Denver City Council members renewed a $5 million, five-year contract with the ticket sale company AXS on Monday evening.
Following a unanimous vote by City Council, the second-largest ticket service provider in the country will once again become the exclusive ticket vendor for city-owned venues, including the Red Rocks Park and Amphitheatre.
The approval comes despite a federal probe into its parent company, Anschutz Entertainment Group (AEG), and other live event ticket companies like Live Nation and StubHub.
“As a city agency, we are supportive of the (U.S. House Energy and Commerce Committee) doing the probe because it’s much better for our consumers,” Councilman Kevin Flynn said.
The probe “isn’t something we’re afraid of, and not something that AXS is afraid of,” Denver Arts & Venues spokesman Brian Kitts said. “What the congressional committee is doing is not looking into criminal activity; it’s asking for information.”
Federal lawmakers argue that “high, hidden fees” are putting ticket buyers at risk of unfair treatment.
“Many of these issues relate to a lack of transparency and fairness, which places purchasers at an unfair advantage when attempting to buy tickets in the current marketplace,” according to a letter from the U.S. committee to the ticketing companies.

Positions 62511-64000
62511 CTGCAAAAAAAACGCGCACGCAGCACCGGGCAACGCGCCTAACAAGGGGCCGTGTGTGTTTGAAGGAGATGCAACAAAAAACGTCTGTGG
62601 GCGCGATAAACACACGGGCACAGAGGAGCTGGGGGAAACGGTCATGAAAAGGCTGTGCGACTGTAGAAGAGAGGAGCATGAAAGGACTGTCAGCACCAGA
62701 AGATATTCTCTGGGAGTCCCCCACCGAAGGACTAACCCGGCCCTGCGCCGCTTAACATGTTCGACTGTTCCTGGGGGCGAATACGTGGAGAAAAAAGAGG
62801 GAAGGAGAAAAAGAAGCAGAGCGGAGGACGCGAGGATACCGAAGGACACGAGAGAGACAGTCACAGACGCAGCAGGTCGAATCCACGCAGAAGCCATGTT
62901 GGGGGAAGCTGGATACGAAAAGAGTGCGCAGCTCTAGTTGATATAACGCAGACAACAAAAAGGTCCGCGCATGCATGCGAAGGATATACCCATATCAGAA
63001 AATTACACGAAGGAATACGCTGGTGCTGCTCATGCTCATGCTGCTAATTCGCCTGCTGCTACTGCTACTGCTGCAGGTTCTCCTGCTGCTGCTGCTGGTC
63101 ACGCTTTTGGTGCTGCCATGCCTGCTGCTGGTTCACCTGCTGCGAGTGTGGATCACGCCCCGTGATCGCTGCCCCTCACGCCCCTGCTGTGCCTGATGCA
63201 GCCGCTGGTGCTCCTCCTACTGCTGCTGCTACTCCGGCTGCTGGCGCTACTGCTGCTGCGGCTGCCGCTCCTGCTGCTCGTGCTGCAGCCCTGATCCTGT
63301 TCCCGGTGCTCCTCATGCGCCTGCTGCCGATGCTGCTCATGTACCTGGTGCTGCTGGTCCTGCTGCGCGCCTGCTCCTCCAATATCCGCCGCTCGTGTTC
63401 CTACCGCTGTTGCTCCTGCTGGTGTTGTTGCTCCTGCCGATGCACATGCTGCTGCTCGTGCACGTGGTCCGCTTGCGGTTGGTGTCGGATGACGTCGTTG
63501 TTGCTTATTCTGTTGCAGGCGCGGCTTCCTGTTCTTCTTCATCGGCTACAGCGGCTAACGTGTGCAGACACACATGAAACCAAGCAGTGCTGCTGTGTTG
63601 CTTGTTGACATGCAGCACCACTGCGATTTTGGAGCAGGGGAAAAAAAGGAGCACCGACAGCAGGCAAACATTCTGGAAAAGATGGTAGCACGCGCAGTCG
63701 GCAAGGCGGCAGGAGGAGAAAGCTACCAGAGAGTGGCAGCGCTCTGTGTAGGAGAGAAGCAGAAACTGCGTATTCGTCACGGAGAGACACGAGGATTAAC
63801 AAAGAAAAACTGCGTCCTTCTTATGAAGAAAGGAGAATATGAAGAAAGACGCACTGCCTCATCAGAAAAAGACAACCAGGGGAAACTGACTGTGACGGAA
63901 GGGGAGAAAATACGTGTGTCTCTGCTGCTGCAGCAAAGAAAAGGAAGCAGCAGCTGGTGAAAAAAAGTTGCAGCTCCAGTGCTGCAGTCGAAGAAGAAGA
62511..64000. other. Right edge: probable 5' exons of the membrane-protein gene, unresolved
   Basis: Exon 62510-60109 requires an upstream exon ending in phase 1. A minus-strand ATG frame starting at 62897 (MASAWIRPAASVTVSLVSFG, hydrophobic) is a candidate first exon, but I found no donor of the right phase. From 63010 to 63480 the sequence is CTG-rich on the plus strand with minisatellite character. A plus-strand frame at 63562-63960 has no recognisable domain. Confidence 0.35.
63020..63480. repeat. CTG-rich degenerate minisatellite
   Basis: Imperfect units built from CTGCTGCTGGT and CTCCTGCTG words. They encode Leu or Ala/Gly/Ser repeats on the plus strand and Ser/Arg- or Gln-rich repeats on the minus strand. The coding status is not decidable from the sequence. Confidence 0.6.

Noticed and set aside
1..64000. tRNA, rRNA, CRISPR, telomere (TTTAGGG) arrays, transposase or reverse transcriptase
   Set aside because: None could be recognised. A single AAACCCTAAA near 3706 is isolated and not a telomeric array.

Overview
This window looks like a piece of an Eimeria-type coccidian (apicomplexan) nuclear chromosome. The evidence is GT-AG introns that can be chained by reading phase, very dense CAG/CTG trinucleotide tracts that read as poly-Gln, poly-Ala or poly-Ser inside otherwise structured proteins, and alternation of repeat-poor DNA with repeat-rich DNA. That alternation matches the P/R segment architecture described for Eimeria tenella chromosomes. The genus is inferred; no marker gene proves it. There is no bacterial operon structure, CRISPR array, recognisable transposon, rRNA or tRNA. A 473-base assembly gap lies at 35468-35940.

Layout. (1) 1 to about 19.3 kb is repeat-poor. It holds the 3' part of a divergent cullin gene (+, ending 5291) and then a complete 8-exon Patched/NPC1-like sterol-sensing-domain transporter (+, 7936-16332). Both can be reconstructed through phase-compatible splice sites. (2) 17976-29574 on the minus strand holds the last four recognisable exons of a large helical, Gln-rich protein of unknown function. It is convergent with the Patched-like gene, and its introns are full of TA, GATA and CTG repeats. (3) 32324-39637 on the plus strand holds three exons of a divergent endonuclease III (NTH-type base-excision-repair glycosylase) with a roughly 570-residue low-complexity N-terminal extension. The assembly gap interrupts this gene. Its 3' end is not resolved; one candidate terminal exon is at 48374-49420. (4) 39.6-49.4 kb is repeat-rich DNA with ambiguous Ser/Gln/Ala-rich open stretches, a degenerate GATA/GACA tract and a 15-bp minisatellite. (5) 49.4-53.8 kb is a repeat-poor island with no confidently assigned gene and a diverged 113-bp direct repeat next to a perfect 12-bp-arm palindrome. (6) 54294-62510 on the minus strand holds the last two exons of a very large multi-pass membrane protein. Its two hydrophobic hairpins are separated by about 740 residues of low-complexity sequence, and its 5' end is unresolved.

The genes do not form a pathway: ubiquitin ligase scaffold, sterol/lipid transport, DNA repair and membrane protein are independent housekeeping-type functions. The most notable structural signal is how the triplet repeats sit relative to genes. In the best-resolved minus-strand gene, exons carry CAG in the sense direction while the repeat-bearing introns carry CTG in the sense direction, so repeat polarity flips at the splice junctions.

Nevertheless, Denver is moving forward with the contract, which is expected to annually generate about $4 million in revenue for both the city agency and AXS. The ticket sale company will receive $3 of each ticket sold, and the city will pocket $2.
AXS will provide ticketing services, box office operation, information and call center functions, and marketing support for city venues, such as the Colorado Convention Center, Denver Coliseum, Denver Performing Arts Complex, and McNichols Civic Center Building.
According to city documents, the modernized platform allows for standardized processes, basic consumer information and increased tax payments, funneling more than $35 million in Denver’s “seat tax” to the city’s treasury.
Prior to the contract, promoters were responsible for telling the city how many tickets were sold and would pay a tax based on that number. Since the contract was put in place, however, the city can now track exactly how many tickets are sold because they are processed through a system Denver agencies can access.
“This has meant a huge improvement to accountability and transparency when it comes to the seat tax,” Flynn said.
“This is not just a good deal,” Kitts said. “It’s vital to what Arts and Venues does.”
The AXS contract will take effect Jan. 1, 2020, and is slated to expire Dec. 31, 2024.
The Anschutz Corporation, which owns AEG, also owns the media group that runs Colorado Politics and The Gazette.
Editor's note: This article was updated Dec. 3 to correct the ownership of The Gazette and Colorado Politics.